We worked with Congress to pass the American Recovery and Reinvestment Act, which has already provided tax relief to millions of small businesses and families, saved more than a million jobs and begun to lay the foundation for lasting recovery. ... Today, our economy is growing for the first time in more than a year. Last month, employment was nearly stable and the unemployment rate dropped slightly.
But we understand that talking about what we've accomplished may mean little to someone who is still out of a job. That's why President Obama outlined plans earlier this month to accelerate private-sector job creation in three key areas.
First, because small businesses are the No. 1 driver of job growth in America, the president's plan encourages investment by ... proposing a one-year elimination of the tax on capital gains from new investments in small businesses.
We're also calling for the extension of Recovery Act provisions to give small businesses tax incentives to invest in new equipment and other types of capital goods. We will work with Congress to create a tax cut for small businesses that hire new workers. And we will eliminate fees and increase loan guarantees for small businesses that borrow through the Small Business Administration.
Second, because smart, targeted investments in energy efficiency can help create jobs, we will create new incentives for consumers who invest in energy-efficient retrofits to their homes. And we will expand Recovery Act programs to leverage private investment in energy efficiency and create clean-energy manufacturing jobs.
Finally, the president is calling for investments in a wide range of infrastructure, designed to get out the door as quickly as possible while continuing a sustained effort at creating jobs and improving America's long-run productivity. The infrastructure projects include highway, transit, rail aviation and water projects. ...
These are important steps, but there is still so much work that remains. President Obama ... will not rest until every American who wants a job has one.

State and local governments also need more help, and this could do a lot to save existing jobs, so I'd like to see that on the list as well.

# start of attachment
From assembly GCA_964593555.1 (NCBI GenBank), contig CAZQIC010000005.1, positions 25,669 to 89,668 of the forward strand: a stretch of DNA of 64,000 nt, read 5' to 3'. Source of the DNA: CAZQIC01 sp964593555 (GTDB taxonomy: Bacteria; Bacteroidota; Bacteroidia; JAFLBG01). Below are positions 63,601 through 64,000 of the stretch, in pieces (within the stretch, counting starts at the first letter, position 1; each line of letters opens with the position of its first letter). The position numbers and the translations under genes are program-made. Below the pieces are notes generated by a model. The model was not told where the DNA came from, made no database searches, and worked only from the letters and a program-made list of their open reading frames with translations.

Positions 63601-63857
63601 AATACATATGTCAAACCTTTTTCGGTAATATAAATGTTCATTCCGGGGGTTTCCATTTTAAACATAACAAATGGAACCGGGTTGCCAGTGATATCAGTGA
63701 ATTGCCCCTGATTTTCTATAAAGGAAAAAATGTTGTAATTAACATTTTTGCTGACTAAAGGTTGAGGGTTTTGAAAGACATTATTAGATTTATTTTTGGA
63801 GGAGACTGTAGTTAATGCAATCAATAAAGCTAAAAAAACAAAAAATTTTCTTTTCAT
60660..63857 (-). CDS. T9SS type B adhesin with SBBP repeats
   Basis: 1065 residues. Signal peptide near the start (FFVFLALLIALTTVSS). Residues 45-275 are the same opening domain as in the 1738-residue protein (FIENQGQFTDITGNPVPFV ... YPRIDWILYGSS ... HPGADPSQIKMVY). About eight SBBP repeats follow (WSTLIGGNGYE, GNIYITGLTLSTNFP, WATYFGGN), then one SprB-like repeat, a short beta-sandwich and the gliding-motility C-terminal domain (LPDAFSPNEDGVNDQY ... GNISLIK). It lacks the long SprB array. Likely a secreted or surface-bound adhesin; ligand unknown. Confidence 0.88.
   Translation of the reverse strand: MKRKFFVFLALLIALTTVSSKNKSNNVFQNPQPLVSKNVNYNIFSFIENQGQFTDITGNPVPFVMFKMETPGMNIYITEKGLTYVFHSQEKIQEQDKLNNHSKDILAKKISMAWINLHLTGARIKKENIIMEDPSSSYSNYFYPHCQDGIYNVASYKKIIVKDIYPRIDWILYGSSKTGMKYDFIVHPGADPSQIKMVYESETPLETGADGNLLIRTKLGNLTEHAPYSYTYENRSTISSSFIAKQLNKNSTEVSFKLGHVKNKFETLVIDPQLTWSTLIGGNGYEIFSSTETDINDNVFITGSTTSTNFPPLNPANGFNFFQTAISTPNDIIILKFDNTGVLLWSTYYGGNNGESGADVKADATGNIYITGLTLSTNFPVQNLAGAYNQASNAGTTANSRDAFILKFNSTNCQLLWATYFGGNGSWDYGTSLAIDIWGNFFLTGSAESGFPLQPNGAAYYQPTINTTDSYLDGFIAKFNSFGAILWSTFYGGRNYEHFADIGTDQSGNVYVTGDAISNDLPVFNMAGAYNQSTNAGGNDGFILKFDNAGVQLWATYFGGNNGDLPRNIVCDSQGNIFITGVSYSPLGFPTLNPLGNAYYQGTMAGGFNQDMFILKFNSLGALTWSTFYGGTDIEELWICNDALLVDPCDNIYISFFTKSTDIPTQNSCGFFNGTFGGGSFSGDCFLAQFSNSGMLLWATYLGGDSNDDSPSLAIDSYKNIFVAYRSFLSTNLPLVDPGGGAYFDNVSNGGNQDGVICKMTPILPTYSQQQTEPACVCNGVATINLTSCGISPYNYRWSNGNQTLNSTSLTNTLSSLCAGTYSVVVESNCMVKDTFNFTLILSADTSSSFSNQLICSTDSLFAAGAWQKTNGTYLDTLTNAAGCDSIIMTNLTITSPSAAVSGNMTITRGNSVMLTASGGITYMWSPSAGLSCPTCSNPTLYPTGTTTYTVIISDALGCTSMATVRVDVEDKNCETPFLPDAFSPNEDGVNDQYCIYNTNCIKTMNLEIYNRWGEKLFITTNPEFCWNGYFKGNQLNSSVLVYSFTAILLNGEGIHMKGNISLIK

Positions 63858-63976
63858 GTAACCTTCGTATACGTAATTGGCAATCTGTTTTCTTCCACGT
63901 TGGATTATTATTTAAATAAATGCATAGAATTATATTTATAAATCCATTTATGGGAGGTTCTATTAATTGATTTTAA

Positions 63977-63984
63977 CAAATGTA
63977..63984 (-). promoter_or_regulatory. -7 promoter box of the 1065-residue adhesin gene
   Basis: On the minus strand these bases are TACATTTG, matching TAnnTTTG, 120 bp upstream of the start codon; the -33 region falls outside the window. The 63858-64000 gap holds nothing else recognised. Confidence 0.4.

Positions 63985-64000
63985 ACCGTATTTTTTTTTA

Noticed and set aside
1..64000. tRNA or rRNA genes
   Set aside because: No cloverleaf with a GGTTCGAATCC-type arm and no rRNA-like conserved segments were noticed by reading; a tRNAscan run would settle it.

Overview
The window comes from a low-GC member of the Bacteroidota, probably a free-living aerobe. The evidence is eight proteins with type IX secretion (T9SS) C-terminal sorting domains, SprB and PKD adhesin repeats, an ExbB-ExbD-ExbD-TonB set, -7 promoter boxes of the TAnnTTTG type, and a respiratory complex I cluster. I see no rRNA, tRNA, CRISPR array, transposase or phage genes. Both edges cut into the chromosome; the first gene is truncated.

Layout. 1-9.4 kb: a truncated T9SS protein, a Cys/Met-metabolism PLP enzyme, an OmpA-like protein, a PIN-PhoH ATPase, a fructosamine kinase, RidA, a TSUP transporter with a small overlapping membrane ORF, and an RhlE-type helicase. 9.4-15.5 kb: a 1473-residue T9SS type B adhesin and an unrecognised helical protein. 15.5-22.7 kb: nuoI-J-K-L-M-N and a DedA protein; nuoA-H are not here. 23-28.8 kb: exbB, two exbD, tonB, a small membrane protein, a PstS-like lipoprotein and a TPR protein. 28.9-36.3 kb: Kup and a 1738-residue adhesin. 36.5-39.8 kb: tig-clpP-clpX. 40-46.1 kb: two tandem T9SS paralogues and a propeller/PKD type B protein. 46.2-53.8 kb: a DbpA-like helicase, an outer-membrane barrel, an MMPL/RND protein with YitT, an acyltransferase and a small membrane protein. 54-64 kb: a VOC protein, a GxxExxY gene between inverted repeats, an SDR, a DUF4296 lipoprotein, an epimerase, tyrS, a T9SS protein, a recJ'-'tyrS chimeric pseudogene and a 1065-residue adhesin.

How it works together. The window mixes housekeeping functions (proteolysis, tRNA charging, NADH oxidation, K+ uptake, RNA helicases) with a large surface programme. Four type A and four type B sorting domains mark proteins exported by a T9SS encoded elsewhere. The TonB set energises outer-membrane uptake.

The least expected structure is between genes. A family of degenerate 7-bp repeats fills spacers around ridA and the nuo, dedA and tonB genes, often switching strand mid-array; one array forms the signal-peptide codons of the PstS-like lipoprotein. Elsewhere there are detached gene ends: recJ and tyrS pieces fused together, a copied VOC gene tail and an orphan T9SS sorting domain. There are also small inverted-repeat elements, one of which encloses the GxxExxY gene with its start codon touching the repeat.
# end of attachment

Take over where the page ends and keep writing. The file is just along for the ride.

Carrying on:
December 24 2009

Unemployment and Excess Capacity


The excess capacity series is defined as 100 - capacity utilization rate.
The unemployment series is the civilian unemployment rate.

The excess capacity series (red line) peaked in June of this year, and has been moving downward ever since. If the pattern in the two most recent recessions holds, those in 1990-91 and 2001, the peak in the unemployment rate will come between 16 and 19 months after the peak in excess capacity, i.e. around a year from today (though prior to 1990 the peaks were coincident).

The most recent data on the unemployment rate showed a downward tick from 10.2 percent to 10.0 percent, so perhaps unemployment has already peaked and the lag will be shorter this time. But perhaps not. As an inspection of the unemployment series in the graph shows, the unemployment rate bounces around even when it is trending upward or downward. So it's hard to tell from one month's data whether the downward tick in the unemployment rate is temporary and unemployment still has a ways to go before peaking (as in the last two recessions), or a sign that a turning point has been reached and things are getting better (which would represent a reversion to the more coincident movement in the two series observed before 1990).

Note, however, that in the 2001 recession, unemployment fell briefly just after excess capacity peaked, but then resumed its upward movement for several more months before reaching a turning point 19 months after the turning point in excess capacity. Thus, while the recent downward tick in the unemployment rate is good news, certainly better than an uptick, we should be prepared for the possibility that the pattern in the last recession might repeat itself and unemployment will head back upward for several more months before it reaches its peak. I hope that doesn't happen, the sooner unemployment returns to normal the better, but we need to be better prepared than we are for the very real possibility that unemployment will continue to trend upward. I'd like to see more done on both the monetary and fiscal policy fronts as a preemptive measure, we can always ease off if things turn our better than expected, but at the very least we need to resist calls from the deficit and inflation hawks to begin pulling back and continue the programs that are already in place.

[Question: What happened from mid 1997 through the beginning of 1999 that caused the two series to move in opposite directions and separate?]

December 22 2009

Conducting Monetary Policy when Interest Rates Are Near Zero: Will it Work?

I have been more skeptical than most about the ability of quantitative easing to stimulate output and employment, so I thought I'd counter that with this explanation of how QE works, what might go wrong, and some of the evidence in its favor.

[My doubts come on two fronts. The first is the ability of QE to affect long-term real rates, and the evidence is somewhat favorable on this point, though not 100 percent compelling. It does seem that the Fed can lower long-term real rates, mortgage rates in particular, though why we want to stimulate investment in new housing in the aftermath of an housing bubble is a question we might want to ask.